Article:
YA Research Rocket Project

Atmospheric sub-orbital and weather modification rocket.

This is one of the most challenging and expensive projects in which I have dedicated myself. This is the realization of a small carrier designed as a probe for sampling at high altitude and to the alteration of the localized weather. The project aims to achieve low cost, a carrier fully automatic.

This means that it contains all the guidance systems of a modern rocket coordinated by a powerful microprocessor in Real-Time architecture.

Before addressing the technical properties of the carrier, I put the focus on the definition of its possible uses.

The rocket will be designed to best perform two jobs, which are the objectives of the project:

  • Sub-orbital atmospheric research rocket
  • Weather modification rocket


Sub-orbital atmospheric research rocket

Distinction between atmospheric layers is made for the rocket final configuration in according to the following definitions:

  • Lower atmosphere (troposphere and stratosphere) : Weather phenomena occur mostly in the troposphere (roughly, up to 10 km). Circulations in the stratosphere (roughly, 10 km to 50 km) can also have some effect on weather and climate, and ozone is found in the stratosphere. Lower atmospheric rockets carried instruments to make observations of meteorological variables such as winds and temperature in these layers, and also of ozone in the stratosphere.


  • Upper atmosphere (mesosphere and ionosphere) : Aeronomy is the science of the upper atmosphere, which for this page we define as the mesosphere and the ionosphere. The mesosphere is the layer above the stratosphere, extending from about 50 km to 85-100 km depending on the latitude and the season. A high layer known as the thermosphere lies above the mesosphere. The ionosphere is not a separate layer. Rather, it is the region in which ionized gases are important, and extends from roughly 50 to 400 km. It is therefore composed of the mesosphere and part of the thermosphere. It is commonly divided into three sub-layers: D-layer (50 to 90 km), E-layer (90 to 120 km) and F-layer (120 to 400 km). Some rockets carry instruments into the mesosphere or higher, but they generally do not measure traditional meteorological variables. Rather, they observe some of the more exotic details of the properties of thin ionized gases, including their interactions with the Earth’s magnetic field and with various forms of energy arriving from space such as ultraviolet radiation, cosmic rays and X rays. The aurora, which occur in the lower ionosphere, are a result of some of those interactions and are commonly the object of ionospheric research.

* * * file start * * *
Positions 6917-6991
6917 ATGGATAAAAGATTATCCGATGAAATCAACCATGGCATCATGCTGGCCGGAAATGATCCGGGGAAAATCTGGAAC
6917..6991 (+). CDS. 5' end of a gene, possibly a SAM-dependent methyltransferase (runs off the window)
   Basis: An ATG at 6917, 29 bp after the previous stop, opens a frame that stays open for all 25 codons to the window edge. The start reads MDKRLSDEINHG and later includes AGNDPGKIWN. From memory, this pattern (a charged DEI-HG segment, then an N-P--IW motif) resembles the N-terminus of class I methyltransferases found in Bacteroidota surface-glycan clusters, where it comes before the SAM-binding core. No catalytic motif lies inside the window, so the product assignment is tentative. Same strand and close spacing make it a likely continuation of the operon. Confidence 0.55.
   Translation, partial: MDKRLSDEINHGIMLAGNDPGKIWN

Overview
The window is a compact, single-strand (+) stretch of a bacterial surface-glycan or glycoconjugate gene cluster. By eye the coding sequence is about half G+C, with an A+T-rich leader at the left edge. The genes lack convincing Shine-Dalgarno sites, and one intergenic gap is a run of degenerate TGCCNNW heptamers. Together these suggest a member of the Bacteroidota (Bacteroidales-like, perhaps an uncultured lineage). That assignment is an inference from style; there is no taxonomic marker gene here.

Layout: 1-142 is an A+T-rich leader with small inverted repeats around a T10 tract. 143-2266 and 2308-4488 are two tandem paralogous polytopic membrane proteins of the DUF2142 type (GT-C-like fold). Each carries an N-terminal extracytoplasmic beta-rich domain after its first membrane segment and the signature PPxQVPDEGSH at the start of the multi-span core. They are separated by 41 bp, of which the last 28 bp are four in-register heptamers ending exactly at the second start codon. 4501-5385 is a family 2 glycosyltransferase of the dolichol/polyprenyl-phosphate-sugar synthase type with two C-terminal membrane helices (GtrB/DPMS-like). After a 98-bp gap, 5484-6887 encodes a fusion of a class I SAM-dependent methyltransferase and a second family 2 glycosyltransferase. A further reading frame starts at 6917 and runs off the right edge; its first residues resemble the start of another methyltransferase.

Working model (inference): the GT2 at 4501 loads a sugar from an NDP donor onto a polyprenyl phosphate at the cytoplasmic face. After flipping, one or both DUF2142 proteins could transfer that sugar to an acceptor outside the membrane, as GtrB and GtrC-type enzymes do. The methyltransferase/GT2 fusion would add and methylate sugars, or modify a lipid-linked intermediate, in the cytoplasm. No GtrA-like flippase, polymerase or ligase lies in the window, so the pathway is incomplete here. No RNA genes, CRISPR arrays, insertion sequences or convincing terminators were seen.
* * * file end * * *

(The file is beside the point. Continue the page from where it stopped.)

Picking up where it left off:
Weather modification rocket

A special rocket final configuration used for weather modification. The goal of this configuration of rocket is to deliver silver iodide into clouds in an attempt to modify their structure and therefore to change the amount or type of precipitation that falls from them. In this configuration  the rocket carries only the guide instrumentation. Rather, it carries its load of silver iodide and an explosive charge that makes the rocket blow up inside the targeted cloud. The rocket does not fly to high altitudes; it delivers its payload to portions of clouds in the lower or middle parts of the troposphere.

A historical parenthesis. See also the following “Contributors to Meteorology” involved in weather modification : :)

Genty, Robert (1910 – 2001), cloud seeding project designer
Langmuir, Irving (1881 – 1957), cloud-seeding pioneer
von Neumann, John (1903 – 1957), weather modification expert
Wilson, Charles Thomson Rees (1869 – 1959), cloud-physics pioneer


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